A Journey for Your Own Connection

Sergio Leguía Vargas

I think when someone decides to start a new professional stage, they always have the uncertainty of what will come later, the challenges and the craving of wanting to know a bit of everything. When I decided to do an internship in the USA, a lot of people told me: “It’s another world.” “The idiomatic boundaries are tremendous.” “Are you crazy?” I just said, “Yes, I’m crazy.”

I decided it because I wanted to get new perspectives on my career out of a place I wasn’t used to, like my country Peru. But for that I had to break out of my comfort zone. So I applied to The Ohio Program, and after they accepted me for an internship at Battlefield Farms in Research & Development, I bought my flying tickets.

Pictured: Sergio interning in Research & Development at Battlefield Farms in Virginia. • One of Sergio’s favorite places to visit in the U.S. was Washington, D.C.  • Sergio outside of the Columbus Convention Center during Cultivate’19.  

It was a long journey of almost 15 hours, leaving behind the warm summer of Lima to arrive to the cold winter in Virginia. Since the beginning of my internship, the people of the company were very nice, trying to set everything up to make it more comfortable. The first month was for adaptation; everything looked so different—the cold days, including ice and snow; a new culture, another kind of food; and, of course, the famous “idiomatic boundaries.”

I have to admit that trying to follow the rhythm of the English language when you are a foreigner with another native language could be a little bit difficult at the beginning. But I got used to it. The people here were so nice since the beginning; they made me feel like this is my second home. Sharing new experiences with the native people and with the other interns makes this experience more enjoyable.

I was a little nervous for my first days of the training because it would be the first time that I would work with ornamental crops, but actually I felt very comfortable with it. “Every day, we do something different at the Research & Development Department” were the first words of my boss and that is true, luckily. There were days where we were installing field trials; the next day I was taking pictures of the results of other experiments; after that we were producing beneficial nematodes; the day after we were propagating plants by different methods. Every day I learned something new.

The people here work hard every day. I have heard before that “they are addicted to their work,” but the thing is that most of them are into it, a lot of them love their jobs and are living it with passion, and some of them are very good friends and hang out when they aren’t at their jobs. So what I think is that there are no gaps between work and their normal lives because it is an important part of their selves.

And day by day, week by week, I got adapted more and more. I would wake up at 6:00 a.m., drive to work, go home and in the afternoon I would have time for myself and hang out with my friends, going out to some show at town, meet new people from the USA and other countries. Some of the most amazing places I have been are the Smithsonian Museum, the White House and the Washington Monument.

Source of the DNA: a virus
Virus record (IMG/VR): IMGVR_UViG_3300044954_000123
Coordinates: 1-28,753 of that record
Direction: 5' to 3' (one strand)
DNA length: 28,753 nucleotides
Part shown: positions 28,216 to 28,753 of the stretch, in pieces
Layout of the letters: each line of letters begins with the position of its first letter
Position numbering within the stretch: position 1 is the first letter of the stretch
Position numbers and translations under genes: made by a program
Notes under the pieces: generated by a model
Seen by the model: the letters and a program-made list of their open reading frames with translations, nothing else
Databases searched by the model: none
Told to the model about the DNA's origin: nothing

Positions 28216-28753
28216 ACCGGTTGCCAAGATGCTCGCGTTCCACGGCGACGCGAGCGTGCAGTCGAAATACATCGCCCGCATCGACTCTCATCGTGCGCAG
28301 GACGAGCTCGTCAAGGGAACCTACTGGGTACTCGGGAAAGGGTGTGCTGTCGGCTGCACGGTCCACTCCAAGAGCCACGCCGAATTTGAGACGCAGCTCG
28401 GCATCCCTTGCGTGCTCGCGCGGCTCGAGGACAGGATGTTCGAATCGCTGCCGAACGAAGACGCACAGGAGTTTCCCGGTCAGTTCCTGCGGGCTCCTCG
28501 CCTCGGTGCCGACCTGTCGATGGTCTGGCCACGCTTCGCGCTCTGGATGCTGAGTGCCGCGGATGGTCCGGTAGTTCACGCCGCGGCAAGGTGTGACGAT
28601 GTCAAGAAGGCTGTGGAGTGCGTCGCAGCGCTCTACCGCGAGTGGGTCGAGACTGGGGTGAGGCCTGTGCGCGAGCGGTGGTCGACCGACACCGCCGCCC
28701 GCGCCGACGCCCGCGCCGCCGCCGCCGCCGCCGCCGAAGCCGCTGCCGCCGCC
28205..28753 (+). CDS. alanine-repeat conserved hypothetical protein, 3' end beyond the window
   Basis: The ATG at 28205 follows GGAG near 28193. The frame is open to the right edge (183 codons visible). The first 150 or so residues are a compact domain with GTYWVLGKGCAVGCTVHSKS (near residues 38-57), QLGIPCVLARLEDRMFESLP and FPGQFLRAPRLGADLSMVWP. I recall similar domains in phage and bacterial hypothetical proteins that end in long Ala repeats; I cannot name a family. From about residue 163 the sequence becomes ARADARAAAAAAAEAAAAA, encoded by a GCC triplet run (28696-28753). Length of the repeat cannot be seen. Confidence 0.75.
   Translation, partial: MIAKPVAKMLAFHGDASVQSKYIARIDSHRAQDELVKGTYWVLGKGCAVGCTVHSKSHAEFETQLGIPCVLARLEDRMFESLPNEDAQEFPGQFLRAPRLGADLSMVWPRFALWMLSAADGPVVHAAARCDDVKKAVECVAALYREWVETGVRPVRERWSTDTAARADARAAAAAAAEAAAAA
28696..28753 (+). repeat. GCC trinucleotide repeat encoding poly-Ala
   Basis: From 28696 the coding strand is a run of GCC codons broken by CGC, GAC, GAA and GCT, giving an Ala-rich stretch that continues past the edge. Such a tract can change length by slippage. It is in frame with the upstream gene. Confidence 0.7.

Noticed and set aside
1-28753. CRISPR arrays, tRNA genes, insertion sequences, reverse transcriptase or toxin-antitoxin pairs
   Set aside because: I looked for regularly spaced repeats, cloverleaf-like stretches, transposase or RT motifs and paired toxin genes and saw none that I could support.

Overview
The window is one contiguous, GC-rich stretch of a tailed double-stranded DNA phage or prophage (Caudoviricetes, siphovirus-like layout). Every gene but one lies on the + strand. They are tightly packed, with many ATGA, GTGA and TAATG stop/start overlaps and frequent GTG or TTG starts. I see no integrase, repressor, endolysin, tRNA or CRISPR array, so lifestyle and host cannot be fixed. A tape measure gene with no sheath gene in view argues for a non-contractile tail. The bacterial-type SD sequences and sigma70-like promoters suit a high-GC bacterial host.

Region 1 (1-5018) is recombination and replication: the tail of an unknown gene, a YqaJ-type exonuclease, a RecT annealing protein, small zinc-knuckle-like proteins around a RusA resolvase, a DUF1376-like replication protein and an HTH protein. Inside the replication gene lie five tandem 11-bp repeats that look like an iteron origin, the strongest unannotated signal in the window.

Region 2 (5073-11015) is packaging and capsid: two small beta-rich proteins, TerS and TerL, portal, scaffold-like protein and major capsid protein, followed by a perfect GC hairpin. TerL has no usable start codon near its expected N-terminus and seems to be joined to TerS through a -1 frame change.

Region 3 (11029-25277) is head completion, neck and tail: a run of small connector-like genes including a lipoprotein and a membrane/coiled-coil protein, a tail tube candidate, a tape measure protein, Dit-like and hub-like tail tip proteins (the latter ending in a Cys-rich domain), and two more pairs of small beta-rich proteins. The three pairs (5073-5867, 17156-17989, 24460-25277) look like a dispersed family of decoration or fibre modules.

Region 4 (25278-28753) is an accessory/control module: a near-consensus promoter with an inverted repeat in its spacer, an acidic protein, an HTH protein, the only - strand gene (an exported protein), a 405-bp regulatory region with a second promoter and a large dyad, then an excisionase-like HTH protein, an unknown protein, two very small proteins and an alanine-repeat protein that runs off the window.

We had the opportunity to go to Cultivate’19, an event where we spent five days in conferences, workshops, exhibitions and many other activities from kayaking, hiking, laser tag to salsa dance classes. And although I couldn’t improve my dance steps, I navigated the rivers and met very passionate people and that leaves me more than satisfied.

I can say that this kind of experience makes you feel more independent and confident about yourself, and makes you learn new things, and not only in the academic way—I learned how to cook and I have to say that Italian food is my specialty. I learned how to play the ukulele and other string instruments. I took pictures of Virginia’s flora and fauna as a hobby. I have enrolled in many online courses and I learned to drive a truck. The most important of all is that this experience gives you the space necessary to learn and understand yourself much better, to have the connection that sometimes we can’t get with ourselves because we are thinking that we are going to be always fine if we stay in our comfort zone.

I have to say that the first days here I wasn’t sure if this is what I was expecting, but now I can say that this is what I needed, what I wanted and what captivates me: my career, my passion and my life. And if you have the opportunity to explore other countries to expand your vision for what you are studying or doing, do it because you will find more than you expect you could find yourself. GT

Sergio Leguía Vargas interned at Battlefield Farms in Virginia and graduated from National Agrarian University La Molina in Lima, Peru.